Judgment on PSS, CHCC collection lawsuits eyed

Hospital ‘keeps ignoring’ CUC; board OKs final ultimatum

The Commonwealth Utilities Corp. had just about had enough of delinquent government accounts and is set to issue an ultimatum to the Commonwealth Healthcare Corp. and the Public School System to pay up or the courts will be asked to decide on the matter.

Saipan Tribune learned that settlement negotiation between PSS and the utilities corporation may be halted following a drop in PSS’ budget for fiscal year 2015, as recommended by the governor in his budget plan submitted to the Legislature.

CUC earlier separately sued its three biggest customers—PSS, CHCC, and the central government—for their outstanding obligations, now totaling over $21 million.

In the letter to be issued anytime this week, CUC will demand a “compromise plan” from PSS and CHCC or any effort of showing “good faith” from them.

“If not responded satisfactory, CUC will go ahead and file a motion for judgment [in court],” said CUC board chair David J. Sablan in his instruction to their legal counsel.

CUC, however, did not include the central government in its plan to issue ultimatum letters.

Sablan disclosed yesterday that “initial discussion” between him and the administration on the central government’s arrears hints at a positive result. He said “relief” is forthcoming to CUC.

“I feel comfortable with the central government arrears because there was already initial discussion. The governor is supportive of CUC and there might be a ‘relief’ on that,” said Sablan, adding that he will continue this negotiation to ensure that CUC will get paid.

CUC chief financial officer Charles Warren said the aging receivables from PSS, CHCC, and the central government now totals over $21 million as of March 31, 2014. The bulk is owed by CHCC, which is $11 million; $6.4 million is owed by PSS and about $3.6 million is owed by the central government.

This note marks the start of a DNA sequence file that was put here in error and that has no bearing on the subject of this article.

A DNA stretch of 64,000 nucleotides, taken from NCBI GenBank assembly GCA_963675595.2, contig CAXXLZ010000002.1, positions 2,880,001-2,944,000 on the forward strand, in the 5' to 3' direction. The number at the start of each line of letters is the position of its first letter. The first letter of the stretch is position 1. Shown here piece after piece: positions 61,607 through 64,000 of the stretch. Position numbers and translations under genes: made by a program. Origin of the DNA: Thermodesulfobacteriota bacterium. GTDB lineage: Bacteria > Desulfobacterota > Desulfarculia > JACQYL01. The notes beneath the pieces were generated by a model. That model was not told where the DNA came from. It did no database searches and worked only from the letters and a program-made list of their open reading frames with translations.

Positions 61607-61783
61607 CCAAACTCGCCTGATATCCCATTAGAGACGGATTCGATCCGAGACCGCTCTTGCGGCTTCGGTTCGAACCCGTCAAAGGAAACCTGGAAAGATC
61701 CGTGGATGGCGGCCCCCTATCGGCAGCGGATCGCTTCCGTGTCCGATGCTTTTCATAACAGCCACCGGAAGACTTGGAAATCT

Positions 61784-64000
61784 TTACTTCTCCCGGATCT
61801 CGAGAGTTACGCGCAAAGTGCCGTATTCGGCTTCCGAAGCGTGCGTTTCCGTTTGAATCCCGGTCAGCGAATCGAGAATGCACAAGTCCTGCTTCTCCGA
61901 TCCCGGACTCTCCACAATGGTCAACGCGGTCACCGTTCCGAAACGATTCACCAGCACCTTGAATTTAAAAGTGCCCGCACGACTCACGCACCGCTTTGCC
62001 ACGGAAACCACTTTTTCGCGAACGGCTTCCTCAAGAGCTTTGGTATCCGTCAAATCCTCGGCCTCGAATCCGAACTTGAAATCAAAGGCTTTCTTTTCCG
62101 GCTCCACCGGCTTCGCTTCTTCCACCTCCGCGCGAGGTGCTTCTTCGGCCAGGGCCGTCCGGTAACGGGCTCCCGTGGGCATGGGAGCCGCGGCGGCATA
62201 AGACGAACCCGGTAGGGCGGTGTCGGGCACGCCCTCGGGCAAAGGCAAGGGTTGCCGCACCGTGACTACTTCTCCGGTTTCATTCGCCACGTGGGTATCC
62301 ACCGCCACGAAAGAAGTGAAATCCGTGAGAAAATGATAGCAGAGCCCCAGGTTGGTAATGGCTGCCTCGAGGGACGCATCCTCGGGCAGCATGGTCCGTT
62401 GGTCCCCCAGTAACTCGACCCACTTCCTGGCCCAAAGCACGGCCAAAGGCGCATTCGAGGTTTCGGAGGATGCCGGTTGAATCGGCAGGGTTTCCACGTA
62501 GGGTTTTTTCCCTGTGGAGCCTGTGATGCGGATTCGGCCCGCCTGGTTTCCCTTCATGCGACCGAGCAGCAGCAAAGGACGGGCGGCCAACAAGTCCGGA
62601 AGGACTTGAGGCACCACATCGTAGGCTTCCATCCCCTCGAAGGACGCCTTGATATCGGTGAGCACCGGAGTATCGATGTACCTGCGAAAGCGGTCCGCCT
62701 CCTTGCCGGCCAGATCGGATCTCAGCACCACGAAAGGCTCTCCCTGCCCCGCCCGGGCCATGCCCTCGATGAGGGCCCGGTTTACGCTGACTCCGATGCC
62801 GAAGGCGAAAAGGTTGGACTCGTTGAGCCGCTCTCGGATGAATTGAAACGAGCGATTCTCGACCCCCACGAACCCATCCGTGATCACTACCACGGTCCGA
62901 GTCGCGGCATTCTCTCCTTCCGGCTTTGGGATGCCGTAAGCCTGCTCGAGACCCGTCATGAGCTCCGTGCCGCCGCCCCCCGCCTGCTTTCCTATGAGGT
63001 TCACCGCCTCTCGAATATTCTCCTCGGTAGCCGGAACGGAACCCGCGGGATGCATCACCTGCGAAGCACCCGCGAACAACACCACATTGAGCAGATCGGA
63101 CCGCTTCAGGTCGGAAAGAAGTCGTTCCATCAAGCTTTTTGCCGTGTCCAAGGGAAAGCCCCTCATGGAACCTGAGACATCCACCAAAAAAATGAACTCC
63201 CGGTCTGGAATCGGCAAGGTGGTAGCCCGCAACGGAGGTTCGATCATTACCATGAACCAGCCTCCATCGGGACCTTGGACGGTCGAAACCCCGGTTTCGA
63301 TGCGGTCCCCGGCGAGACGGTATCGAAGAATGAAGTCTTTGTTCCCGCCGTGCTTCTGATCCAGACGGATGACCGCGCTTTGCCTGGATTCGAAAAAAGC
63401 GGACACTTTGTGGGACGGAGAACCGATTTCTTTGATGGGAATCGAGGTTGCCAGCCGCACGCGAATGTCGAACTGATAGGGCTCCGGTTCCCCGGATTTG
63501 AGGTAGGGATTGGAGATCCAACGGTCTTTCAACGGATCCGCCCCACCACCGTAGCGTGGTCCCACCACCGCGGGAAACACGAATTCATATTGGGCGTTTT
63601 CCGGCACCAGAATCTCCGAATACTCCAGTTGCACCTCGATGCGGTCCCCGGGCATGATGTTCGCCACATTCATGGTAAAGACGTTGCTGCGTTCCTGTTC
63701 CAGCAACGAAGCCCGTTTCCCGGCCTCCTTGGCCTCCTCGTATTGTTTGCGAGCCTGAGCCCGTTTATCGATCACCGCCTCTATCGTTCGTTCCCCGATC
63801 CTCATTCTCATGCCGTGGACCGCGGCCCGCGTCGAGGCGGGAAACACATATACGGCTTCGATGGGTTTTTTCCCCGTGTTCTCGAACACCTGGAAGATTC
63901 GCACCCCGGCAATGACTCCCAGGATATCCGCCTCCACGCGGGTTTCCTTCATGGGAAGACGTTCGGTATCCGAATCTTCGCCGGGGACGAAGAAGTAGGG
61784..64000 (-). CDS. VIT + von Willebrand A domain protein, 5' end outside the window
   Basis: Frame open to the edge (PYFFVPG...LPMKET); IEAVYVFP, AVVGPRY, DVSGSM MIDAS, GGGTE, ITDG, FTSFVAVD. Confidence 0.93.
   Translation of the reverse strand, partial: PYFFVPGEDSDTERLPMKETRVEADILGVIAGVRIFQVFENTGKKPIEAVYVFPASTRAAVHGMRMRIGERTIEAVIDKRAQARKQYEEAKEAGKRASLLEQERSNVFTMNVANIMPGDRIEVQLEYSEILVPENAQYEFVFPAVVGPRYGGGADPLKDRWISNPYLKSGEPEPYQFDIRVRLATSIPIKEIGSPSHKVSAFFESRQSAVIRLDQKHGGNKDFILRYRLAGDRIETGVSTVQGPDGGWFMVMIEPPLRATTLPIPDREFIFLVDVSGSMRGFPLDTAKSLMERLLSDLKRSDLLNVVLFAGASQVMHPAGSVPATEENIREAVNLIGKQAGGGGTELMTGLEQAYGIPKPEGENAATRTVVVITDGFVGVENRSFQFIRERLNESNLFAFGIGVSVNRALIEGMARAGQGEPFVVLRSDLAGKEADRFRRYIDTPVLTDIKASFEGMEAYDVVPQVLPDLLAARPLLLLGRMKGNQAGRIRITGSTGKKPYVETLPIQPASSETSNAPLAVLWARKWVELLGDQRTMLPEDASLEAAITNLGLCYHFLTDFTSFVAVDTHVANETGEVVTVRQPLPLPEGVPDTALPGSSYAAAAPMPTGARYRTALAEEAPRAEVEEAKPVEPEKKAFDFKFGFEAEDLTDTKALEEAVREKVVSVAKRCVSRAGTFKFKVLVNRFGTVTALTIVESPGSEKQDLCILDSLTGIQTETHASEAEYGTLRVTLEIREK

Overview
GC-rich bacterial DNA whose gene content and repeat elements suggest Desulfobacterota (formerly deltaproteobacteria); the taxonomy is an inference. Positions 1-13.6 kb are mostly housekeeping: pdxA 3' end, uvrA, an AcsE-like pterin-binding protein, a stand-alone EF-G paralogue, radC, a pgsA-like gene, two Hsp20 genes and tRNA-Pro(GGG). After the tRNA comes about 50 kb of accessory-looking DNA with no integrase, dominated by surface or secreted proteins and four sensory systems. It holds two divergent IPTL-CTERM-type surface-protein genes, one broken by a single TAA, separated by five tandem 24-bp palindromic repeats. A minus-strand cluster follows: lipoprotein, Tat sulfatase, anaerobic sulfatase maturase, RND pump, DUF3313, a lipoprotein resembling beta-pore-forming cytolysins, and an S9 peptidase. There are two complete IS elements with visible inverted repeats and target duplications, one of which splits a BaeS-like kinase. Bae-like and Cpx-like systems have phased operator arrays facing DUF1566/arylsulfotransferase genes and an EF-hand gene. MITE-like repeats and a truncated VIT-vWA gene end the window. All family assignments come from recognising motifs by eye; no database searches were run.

Warren disclosed that because of CUC’s cash-flow problem, it was forced to de-obligate some funds for certain contracts so it could buy fuel every two weeks.

CUC legal counsel James Sirok described CHCC “as the biggest abuser” of the utilities agency. He disclosed that the hospital never responds to letters from CUC. According to Sirok, CHCC is “totally ignoring” the utilities agency.

Despite years of delinquency, CUC has always provided uninterrupted service to the healthcare corporation’s facilities.

CUC board vice chair Diego Songao said that CUC should look into the assets of these delinquent customers to help offset their increasing power bills. CUC could use empty or unutilized school buildings and offices to generate revenues.

Sablan also opened up the idea of disconnecting non-essential services under the two agencies to at least minimize the debt they are incurring with CUC.

He said all customers of CUC must be treated equally and fairly, and if there’s a need to invest in separate meters for these non-essential services, the board is willing to go that route.

Moneth G. Deposa | Reporter

Related Posts

Disclaimer: Comments are moderated. They will not appear immediately or even on the same day. Comments should be related to the topic. Off-topic comments would be deleted. Profanities are not allowed. Comments that are potentially libelous, inflammatory, or slanderous would be deleted.